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Asus V1J Santa Rosa review: Asus V1J Santa Rosa

The Good Non-glossy display; fast graphics performance.

The Bad Looks; screen is fiddly to open; slow memory.

The Bottom Line The V1J doesn't come cheap, but it offers excellent performance in most respects, has a wealth of features and puts most of its older Centrino rivals to shame

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8.3 Overall

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The Asus V1J is one of the first laptops we've seen that uses Intel's next-generation Centrino technology. The underlying technology, codenamed Santa Rosa, will officially be known as Centrino Pro in business laptops such as this. It features a new Core 2 Duo processor, fast 802.11n wireless capability and DirectX 10 graphics.

The Asus V1J is an unlikely candidate for a design award. It isn't particularly ugly, but the 'John Major grey' finish does it no favours whatsoever. Asus does its best to spruce things up with some silver trim around the edges and a silver Asus logo on the lid, but its designers aren't fooling anyone -- this thing looks as though it emigrated from Dullsville, Tennessee.

The V1J isn't the ideal candidate for road warriors. Its 15.4-inch screen makes it a tad too large to take everywhere, but Asus has kept the weight to a respectable 2.7kg, so it's not too heavy considering its girth.

Opening the lid can be tricky as the screen latch is positioned almost underneath the laptop. It's fiddly enough to open when using two hands, but we wouldn't be surprised if users developed some mild form of repetitive strain injury trying to unfasten it one-handed.

Everything else is arranged logically enough. The USB ports are well spaced -- two on each side -- and the shortcut buttons are discreetly positioned above the main keyboard. The rotating 1.3-megapixel webcam sits at the top of the screen where it should be, and the keyboard and mouse both feel good in use. Usefully, Asus has made the keyboard spill-proof, so it's safe to take on a liquid lunch.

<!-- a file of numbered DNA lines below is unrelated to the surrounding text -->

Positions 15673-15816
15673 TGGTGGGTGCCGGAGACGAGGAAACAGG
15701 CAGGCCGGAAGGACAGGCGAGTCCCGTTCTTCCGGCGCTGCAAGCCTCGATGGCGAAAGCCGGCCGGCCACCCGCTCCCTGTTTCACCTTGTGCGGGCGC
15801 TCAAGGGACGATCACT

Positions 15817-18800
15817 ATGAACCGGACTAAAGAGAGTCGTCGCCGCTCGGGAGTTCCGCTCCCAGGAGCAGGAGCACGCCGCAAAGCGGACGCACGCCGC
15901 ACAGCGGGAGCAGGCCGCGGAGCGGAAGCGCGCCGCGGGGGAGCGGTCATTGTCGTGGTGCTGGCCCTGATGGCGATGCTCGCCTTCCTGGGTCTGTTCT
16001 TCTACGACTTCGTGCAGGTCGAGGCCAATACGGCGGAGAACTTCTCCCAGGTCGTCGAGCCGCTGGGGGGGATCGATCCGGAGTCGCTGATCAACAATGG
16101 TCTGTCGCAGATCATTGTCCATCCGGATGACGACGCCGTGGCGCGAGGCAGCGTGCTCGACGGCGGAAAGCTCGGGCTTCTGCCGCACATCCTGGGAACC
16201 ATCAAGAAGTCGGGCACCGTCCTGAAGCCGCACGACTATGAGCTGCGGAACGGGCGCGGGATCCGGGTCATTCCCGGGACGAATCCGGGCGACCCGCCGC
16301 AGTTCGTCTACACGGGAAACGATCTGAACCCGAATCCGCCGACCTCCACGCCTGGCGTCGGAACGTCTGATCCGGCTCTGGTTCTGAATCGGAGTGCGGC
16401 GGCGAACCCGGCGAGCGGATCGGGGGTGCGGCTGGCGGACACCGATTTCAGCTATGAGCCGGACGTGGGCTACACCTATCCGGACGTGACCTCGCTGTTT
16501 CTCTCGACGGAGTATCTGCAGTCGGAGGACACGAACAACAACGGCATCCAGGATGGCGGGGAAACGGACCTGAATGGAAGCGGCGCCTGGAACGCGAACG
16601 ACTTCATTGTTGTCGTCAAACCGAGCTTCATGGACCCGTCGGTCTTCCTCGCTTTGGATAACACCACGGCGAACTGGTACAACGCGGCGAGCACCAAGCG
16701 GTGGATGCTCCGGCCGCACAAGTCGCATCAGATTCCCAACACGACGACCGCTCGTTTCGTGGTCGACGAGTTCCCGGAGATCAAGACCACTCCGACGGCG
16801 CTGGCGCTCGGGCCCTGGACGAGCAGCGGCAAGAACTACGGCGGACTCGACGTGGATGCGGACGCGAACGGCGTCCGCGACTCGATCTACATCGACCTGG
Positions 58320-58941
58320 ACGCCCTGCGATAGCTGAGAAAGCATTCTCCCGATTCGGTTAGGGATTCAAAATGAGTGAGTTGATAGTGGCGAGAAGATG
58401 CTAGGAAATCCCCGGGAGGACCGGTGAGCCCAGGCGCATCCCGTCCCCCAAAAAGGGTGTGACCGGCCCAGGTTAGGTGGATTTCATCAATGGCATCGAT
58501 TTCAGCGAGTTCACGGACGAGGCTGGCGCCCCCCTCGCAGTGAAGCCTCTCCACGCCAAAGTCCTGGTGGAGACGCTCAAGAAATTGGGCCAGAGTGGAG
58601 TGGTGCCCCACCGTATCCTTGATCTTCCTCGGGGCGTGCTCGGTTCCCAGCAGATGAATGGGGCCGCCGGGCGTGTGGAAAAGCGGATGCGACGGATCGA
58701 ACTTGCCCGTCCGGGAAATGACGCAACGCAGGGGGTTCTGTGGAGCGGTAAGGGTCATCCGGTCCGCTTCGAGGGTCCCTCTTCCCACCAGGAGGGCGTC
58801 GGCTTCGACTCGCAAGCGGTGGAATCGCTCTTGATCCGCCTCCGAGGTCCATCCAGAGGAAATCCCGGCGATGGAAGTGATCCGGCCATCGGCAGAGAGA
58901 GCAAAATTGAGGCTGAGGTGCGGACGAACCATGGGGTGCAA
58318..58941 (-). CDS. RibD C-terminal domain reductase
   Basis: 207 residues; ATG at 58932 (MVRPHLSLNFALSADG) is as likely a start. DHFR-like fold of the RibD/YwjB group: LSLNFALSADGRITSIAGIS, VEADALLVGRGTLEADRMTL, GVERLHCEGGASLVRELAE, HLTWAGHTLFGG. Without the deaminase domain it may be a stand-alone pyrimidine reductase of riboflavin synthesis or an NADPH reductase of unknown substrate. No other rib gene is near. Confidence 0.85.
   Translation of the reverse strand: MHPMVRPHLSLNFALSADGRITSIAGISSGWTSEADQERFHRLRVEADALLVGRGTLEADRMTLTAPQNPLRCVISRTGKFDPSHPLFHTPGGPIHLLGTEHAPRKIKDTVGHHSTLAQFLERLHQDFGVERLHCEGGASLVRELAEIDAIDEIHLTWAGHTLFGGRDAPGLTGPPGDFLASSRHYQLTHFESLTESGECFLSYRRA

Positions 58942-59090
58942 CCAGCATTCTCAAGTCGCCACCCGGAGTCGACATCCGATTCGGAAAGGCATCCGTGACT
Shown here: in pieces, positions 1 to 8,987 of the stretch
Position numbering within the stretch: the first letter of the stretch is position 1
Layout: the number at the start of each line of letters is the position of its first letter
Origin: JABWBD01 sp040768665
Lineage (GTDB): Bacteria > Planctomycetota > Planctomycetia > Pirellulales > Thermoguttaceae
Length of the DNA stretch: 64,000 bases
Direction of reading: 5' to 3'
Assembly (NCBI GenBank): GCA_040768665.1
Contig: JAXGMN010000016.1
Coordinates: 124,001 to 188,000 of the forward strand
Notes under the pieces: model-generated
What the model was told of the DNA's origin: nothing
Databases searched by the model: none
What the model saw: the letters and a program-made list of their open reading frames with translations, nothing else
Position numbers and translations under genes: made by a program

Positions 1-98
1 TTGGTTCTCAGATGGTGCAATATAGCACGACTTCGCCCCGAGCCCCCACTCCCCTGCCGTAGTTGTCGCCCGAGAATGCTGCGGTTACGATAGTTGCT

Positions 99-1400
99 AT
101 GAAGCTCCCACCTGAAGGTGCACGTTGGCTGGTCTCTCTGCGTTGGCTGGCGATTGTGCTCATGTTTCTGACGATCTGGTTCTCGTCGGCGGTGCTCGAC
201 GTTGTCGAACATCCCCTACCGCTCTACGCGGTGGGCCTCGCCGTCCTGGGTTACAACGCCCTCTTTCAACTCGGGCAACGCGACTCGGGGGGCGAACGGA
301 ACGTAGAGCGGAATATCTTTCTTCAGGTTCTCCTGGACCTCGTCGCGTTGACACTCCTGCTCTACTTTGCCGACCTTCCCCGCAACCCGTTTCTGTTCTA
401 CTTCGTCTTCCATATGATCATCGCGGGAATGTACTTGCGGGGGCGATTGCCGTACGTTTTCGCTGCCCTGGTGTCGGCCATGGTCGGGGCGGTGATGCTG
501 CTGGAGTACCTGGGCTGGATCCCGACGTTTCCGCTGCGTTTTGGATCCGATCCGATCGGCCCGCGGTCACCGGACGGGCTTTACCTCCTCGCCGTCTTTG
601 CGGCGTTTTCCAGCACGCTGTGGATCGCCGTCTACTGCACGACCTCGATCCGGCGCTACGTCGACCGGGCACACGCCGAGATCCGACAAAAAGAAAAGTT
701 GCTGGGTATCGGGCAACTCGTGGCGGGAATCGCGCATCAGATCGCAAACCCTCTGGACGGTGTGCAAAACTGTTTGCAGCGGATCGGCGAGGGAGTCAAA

The V1J uses the latest iteration of Intel's Centrino technology. This first appeared towards the end of 2003, marking the arrival of laptops built around Intel's vision of wireless freedom and long battery life. To qualify as a Centrino laptop, PCs had to sport an Intel wireless adaptor, Intel motherboard and the Intel Pentium M CPU.

Last year the Centrino platform was spruced up with dual-core CPUs and given the official title of Centrino Duo. The latest update, codenamed Santa Rosa, keeps the Centrino Duo name, except in business-oriented laptops such as the Asus V1J, where it's known as Centrino Pro.

Being a Centrino Pro laptop, the V1J sports an all-new processor, in this case a 2.2GHz Intel T7500. It's pretty similar to the previous Core 2 Duo processors (codenamed Merom), but instead of a 667MHz front-side bus (FSB), it uses a faster 800MHz FSB, which theoretically speeds up the connection between the CPU and memory subsystem and makes the laptop run faster.

Intel's geeks have been working overtime to ensure the FSB throttles back to a lower frequency in order to help prolong battery life when the V1J isn't being used for CPU-intensive tasks. They've also improved the way the CPU copes with single-threaded applications, ie most games. Centrino no longer lets a game run full-whack on a single core while leaving the remaining core to sit idly by, eating compute cycles and draining battery life. It now shuts off the idle core and ramps up the clock speed of the active core.

The V1J uses 1GB of 667MHz PC2 5300 DDR2 memory, which is something of a surprise -- in more ways than one. Firstly, we'd have preferred 2GB of memory, and secondly, we'd like to have seen memory that runs at 800MHz to match the improved FSB speed. As it stands, the 1GB installed in the V1J is a significant bottleneck when running memory-intensive applications.

One thing we can't grumble about is the laptop's graphics capability. Asus could, quite forgivably, have opted for the X3100 graphics adaptor integrated with the new chipset, but it's gone for a slightly more potent Nvidia GeForce 8600M GT chip. This is fully compliant with DirectX 10, so it'll run future games coded in Microsoft's fancy new application programming interface (API), and, of course, run current 3D games. See the Performance section to see how it fared.

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